Board Adopts New “Say-on-Pay” Policy
Posted by Brad Smith
General Counsel and Corporate Secretary
and John Seethoff
Vice President and Deputy General Counsel
We’ve blogged in the past about Microsoft’s
commitment to strong corporate governance, and our belief in the need for
transparent policies that enhance public and investor trust in large
companies like our own.
Today, our Board of Directors put Microsoft’s philosophy into practice by
adopting a new “Say-on-Pay” policy that enables our shareholders to
weigh-in on our executive compensation practices.
Under the policy adopted by the Board
today, Microsoft shareholders will be able to cast a non-binding, advisory
vote every three years on the compensation programs for our senior
executive officers. The first vote will take place at our annual
shareholders’ meeting later this year on November 19.
mentioned in May, we’ve been studying the evolution of Say-on-Pay over
the last year. Variations of the concept have been circulating via
proposed legislation, shareholder proposals and management initiatives,
and our Board has carefully studied the alternatives to determine the
approach that would best serve our company and our shareholders.
Indeed, the decision to go with a triennial
approach to Say-on-Pay grew out of an open and constructive dialogue with
our shareholders. Earlier this year, we received two shareholder
proposals asking our Board to implement Say-on-Pay votes. We considered
the merits of each proposal and met with Walden Asset Management and
Calvert Investments, co-sponsors of one of the proposals, and the United
Brotherhood of Carpenters, sponsor of the other, to understand their goals
and motivations. We also sought input from several of our largest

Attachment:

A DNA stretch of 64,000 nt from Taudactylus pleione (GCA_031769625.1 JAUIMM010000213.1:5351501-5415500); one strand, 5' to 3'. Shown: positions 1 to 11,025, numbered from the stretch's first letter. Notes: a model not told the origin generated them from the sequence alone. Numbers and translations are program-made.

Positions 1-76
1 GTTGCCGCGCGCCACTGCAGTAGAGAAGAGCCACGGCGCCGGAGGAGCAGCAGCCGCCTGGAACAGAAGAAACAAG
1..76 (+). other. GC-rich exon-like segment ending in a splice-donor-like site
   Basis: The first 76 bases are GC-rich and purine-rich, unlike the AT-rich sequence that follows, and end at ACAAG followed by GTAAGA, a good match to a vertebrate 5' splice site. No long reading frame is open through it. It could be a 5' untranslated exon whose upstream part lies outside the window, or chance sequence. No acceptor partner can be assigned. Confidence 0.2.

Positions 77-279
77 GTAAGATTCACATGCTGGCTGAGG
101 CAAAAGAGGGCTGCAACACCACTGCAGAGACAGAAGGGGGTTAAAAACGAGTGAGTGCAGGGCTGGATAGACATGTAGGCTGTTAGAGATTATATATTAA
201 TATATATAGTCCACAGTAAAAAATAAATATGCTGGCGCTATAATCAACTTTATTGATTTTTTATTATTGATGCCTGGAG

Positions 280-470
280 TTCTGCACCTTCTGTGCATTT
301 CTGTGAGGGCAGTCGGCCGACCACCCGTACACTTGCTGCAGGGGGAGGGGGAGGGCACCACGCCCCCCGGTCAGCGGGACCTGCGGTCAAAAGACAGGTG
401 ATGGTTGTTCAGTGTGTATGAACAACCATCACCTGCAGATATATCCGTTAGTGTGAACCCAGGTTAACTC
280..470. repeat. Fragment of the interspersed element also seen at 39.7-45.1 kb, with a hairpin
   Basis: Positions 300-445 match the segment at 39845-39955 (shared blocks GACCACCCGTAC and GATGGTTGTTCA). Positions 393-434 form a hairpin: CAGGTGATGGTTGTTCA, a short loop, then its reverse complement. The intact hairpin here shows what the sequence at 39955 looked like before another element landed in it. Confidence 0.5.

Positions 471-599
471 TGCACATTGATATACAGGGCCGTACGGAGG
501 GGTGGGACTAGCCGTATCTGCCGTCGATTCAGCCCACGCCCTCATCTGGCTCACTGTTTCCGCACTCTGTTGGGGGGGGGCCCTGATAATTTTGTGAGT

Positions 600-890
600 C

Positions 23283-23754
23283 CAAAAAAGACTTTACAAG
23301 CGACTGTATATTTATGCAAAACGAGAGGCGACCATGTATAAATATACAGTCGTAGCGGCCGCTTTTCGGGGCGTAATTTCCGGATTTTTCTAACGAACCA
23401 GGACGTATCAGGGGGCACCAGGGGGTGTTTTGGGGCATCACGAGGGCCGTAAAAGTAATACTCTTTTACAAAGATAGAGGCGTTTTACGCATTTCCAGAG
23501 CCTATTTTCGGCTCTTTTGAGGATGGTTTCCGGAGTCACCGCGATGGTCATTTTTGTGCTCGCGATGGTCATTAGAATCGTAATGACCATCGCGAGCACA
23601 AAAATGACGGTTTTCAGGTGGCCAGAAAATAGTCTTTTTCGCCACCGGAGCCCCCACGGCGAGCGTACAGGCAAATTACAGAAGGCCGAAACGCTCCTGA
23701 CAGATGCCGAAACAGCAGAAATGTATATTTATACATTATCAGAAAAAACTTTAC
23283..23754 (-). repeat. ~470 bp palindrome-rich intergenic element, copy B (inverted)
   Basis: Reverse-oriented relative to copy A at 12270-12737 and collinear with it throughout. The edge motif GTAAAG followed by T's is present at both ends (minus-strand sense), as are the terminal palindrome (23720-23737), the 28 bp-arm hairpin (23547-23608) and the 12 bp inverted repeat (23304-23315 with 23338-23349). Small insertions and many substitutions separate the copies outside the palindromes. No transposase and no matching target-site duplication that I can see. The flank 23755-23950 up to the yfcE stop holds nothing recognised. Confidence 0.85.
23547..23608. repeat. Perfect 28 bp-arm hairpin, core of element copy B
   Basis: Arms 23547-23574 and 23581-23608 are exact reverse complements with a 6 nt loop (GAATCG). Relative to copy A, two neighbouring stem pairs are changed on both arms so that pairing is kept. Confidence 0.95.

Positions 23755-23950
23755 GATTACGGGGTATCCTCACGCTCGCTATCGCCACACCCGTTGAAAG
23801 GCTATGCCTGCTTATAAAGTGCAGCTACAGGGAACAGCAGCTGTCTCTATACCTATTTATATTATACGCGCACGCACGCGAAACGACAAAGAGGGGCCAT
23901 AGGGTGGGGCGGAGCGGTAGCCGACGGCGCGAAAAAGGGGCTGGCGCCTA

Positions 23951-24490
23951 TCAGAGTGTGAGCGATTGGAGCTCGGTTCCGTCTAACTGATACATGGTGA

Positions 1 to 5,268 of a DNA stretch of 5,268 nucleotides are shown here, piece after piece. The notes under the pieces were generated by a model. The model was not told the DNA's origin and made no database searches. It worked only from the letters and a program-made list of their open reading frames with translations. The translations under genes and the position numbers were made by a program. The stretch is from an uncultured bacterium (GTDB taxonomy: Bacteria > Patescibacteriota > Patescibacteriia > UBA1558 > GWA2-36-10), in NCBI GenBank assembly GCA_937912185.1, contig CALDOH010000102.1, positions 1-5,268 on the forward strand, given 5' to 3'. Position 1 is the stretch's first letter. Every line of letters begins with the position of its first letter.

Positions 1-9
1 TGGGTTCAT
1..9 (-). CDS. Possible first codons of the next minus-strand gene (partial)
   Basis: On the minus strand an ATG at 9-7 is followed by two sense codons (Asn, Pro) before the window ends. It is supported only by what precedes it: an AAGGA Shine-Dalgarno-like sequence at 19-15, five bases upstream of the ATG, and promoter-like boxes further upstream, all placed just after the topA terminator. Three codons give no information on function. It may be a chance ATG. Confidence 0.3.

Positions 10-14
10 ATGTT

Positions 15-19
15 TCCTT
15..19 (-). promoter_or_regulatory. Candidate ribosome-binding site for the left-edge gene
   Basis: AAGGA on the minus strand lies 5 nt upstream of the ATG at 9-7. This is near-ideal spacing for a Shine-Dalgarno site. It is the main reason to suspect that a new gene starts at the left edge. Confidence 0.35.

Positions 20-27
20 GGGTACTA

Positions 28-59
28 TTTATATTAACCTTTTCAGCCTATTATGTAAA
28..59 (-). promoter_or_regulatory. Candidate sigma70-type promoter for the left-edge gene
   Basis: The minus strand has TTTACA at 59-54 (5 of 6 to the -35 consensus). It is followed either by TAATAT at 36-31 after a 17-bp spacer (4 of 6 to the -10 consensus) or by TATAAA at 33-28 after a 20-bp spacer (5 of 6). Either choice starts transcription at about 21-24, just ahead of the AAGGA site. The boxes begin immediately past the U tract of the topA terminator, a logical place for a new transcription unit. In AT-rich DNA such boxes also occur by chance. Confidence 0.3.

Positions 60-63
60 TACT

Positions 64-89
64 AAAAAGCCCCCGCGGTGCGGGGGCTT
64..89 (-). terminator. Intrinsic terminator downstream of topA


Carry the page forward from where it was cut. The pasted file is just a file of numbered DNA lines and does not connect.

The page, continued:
institutional shareholders, governance advocates and other companies.
Our discussions led us to the conclusion
that a three-year cycle is optimal for Say-on-Pay votes at Microsoft.
Although we acknowledge that some constituencies support an annual
say-on-pay vote, a number of considerations led us to our conclusion.
- Our compensation program is designed to
induce and reward performance over a multi-year period. Say-on-Pay
votes should occur over a similar timeframe.
- A three-year cycle will provide
investors sufficient time to evaluate the effectiveness of our short-
and long-term compensation strategies and related business outcomes.
- Many large shareholders rely on proxy
advisory firms, which evaluate the compensation programs of over 12,000
U.S. public companies, for vote recommendations. We believe holding
Say-on-Pay votes every three years, rather than annually, helps proxy
advisory firms provide more detailed and thorough analyses and
- Most compensation programs can’t be
changed overnight. Triennial votes give the Board and the Compensation
Committee sufficient time to thoughtfully respond to shareholders’
sentiments and implement any necessary policy changes.
- Pre-existing Board requirements to seek
shareholder approval of employee stock plans and other
compensation-related matters give our shareholders an opportunity to
provide feedback even in years when Say-on-Pay votes do not occur.
Our Board has taken today’s action on its
own initiative, but we recognize that Say-on-Pay proposals are under
consideration on Capitol Hill. Microsoft will of course comply with any
requirements that emerge either through federal legislation or regulatory
changes adopted by the Securities and Exchange Commission.
We will also continue to look at additional
ways to engage with our shareholders on executive compensation. Just as
Microsoft believes in constant innovation in our products and services, we
believe there is considerable room for innovation in shareholder
Microsoft shareholders can communicate
directly with our Board, any committee of the Board or any individual
directors by e-mailing us at
additional information about corporate governance at Microsoft, please
click here, and feel free to leave a comment on this blog below.